CCP goes over fourth, final set of Code concerns
The Captiva Community Panel dived into discussing how to address the fourth and final category of issues raised by islanders as part of its process for updating the Captiva Code during its meeting.
On March 12, the panel tackled the topics under “buildings, signs and lights.”
Earlier this year, the panel hosted four public workshops and put out an online survey to gather feedback from property and business owners on a range of potential island-related concerns. The list was later cut down by eliminating topics that involved preemptive legislation, already had laws or regulations in place to address them, ranked lowest on the priority list for the public, and so on.
In November, panel consultant Max Forgey presented his completed research, which entailed examining the 31 pared-down issues and compiling a report on how similar communities dealt with, prohibited or limited them, as well as checking for any Lee County regulations already in place.
In his final report, Forgey divided the 31 topics into four categories: protection of natural resources; protection of community resources; clean air and water protections; and buildings, signs and lights. The panel focused on one category every month, with the aim of finishing up their discussions in March.
At the recent meeting, the panel covered dark skies, the proliferation of “vacation rental” signs, residences rented as corporate retreats, the lear-cutting of lots, architectural and landscape guidelines, and flat roofs defeating the new building heights.
After the panel’s discussion on each, the public had the opportunity to provide input.
For dark skies, President David Mintz outlined the regulations for Sanibel and Upper Captiva. He added that the policy for Upper Captiva has already been adopted by the county for that island.
“I compared the two. All things being equal, I didn’t see much of a difference,” Mintz said, noting that Sanibel does have more permitting, enforcement and specifications tied into its regulations though.
“What the Upper Captiva one tends to do, or does do, is set some standards for lights that are permitted,” he said, adding that they have to point downward and be shielded or encased.
Mintz also pointed out that Upper Captiva’s policy must be followed within five years of its adoption, giving time for property owners to transition to the new rules, or with new development permits.
Several on the panel raised safety concerns if Captiva chose to go dark.
Panel Member Ante Baumgarten explained that she is a cyclist and with no street lights, the existing lights help. Secretary Mike Mullins said he relies on lights for security and still has trespassers.
“We are pretty dark out here,” Panel Member Rene Miville said.
He suggested that people just need to point their sign lights downward.
“I don’t think, at this point, we’re lit up a lot,” Miville said.
One resident in attendance explained that it is a particular issue in the Village due to the close proximity of the homes. Another noted that owls keep the rodents in check and do not like lights.
“I think having stricter regulations and darker skies would be good,” Linda Laird said.
Following some more discussion, the panel agreed to draft a Code provision recommending what property owners should do – basically, laying out guidelines – for voluntarily compliance.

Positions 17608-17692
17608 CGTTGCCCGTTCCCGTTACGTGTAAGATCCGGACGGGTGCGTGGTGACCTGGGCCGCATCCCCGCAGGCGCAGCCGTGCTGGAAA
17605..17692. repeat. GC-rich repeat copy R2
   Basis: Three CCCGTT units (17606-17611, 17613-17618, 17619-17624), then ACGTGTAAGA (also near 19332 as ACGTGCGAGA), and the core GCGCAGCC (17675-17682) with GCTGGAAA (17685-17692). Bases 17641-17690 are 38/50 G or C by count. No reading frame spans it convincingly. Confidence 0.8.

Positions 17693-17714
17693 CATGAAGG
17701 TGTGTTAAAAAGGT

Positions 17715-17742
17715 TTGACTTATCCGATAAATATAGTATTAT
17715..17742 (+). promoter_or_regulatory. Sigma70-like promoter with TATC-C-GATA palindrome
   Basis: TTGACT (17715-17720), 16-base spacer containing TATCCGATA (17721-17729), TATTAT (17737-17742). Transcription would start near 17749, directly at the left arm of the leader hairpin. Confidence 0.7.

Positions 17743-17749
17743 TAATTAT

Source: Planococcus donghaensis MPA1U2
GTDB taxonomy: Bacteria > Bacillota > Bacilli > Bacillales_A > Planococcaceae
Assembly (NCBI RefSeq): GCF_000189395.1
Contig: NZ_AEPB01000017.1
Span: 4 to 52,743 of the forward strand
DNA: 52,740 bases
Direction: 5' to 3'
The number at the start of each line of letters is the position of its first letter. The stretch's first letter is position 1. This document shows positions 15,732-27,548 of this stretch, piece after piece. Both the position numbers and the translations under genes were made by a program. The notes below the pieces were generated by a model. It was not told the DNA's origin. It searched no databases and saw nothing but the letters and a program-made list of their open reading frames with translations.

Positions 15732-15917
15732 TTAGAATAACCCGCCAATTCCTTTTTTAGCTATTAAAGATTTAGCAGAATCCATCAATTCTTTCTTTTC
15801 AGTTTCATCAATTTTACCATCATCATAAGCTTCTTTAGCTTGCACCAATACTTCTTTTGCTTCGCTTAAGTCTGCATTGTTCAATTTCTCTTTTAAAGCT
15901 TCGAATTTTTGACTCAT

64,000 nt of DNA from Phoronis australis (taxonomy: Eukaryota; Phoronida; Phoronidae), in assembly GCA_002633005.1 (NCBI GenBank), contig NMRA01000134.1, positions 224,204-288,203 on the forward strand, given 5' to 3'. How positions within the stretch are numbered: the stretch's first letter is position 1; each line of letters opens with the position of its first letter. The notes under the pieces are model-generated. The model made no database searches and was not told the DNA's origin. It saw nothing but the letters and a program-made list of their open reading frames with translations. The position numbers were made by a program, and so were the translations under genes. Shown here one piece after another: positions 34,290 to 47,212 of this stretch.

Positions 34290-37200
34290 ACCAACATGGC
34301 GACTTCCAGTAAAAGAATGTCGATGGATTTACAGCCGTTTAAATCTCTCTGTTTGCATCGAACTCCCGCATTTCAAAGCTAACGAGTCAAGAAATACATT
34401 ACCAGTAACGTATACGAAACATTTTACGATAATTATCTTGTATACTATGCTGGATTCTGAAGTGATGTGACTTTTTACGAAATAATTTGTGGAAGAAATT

“If you violate, nothing happens,” Mintz said.
He added that it may eliminate the problem over time and the panel can re-evaluate it.
On the proliferation of “vacation rental” signs, Mintz explained that the island has an existing ordinance, which permits one “identifying” address sign per home that is no larger than 2 square feet for those with less than 100 feet of front linear road and no larger than 4 square feet for others.
In addition, homes are permitted one temporary sign, such as for rent or sale.
“It’s clear to me that our sign ordinance is not working,” he said. “Residents do not know the rules, sign makers do not know. Our signs are completely out of compliance with the rules.”
Mintz noted that some homes have a name sign and a separate numeral address sign, along with a rental sign, for sale sign and a VRBO sign. In addition, some have a container for related paperwork.
“We have some houses that have four or five signs in front,” he said.
After some discussion, the panel found that the identifying signs are not really the issue.
“Temporary signage is the eye sore,” Panel Member Bob Walter said.
Resident Joan Sherman questioned if her security camera and no trespassing signs are considered temporary signage and if she would have to take them down. Lee County staffer Adam Mendez, who was present for the meeting, explained that the signs are exempt, along with ADT signs and such.
After further discussion, the panel decided to draft language focused on the temporary signage, while updating the language on the identifying signs to make it more reasonable, like 4 or 6 feet for all.
For residences rented as corporate retreats, Mintz explained that some Gold Coast properties are advertised as hotels and corporate retreats online and at conferences, despite being in a residential zone where such commercial activity is prohibited. He noted that it is not big families occupying them.
“It’s already regulated, the question is what do we do about it?” Mintz asked.
After much back-and-forth discussion, the panel agreed that if it was to draft language regarding violations it would have no way to enforce it. Plus, the county already has something in place.
Instead, it agreed to identify the properties in violation and notify the county.
On the topics of clear-cutting of lots, architectural and landscape guidelines, and flat roofs defeating new building heights, it was determined there are no issues so the panel did not take any action.
At the April meeting, the panel will review Depew’s Plan and Code issues.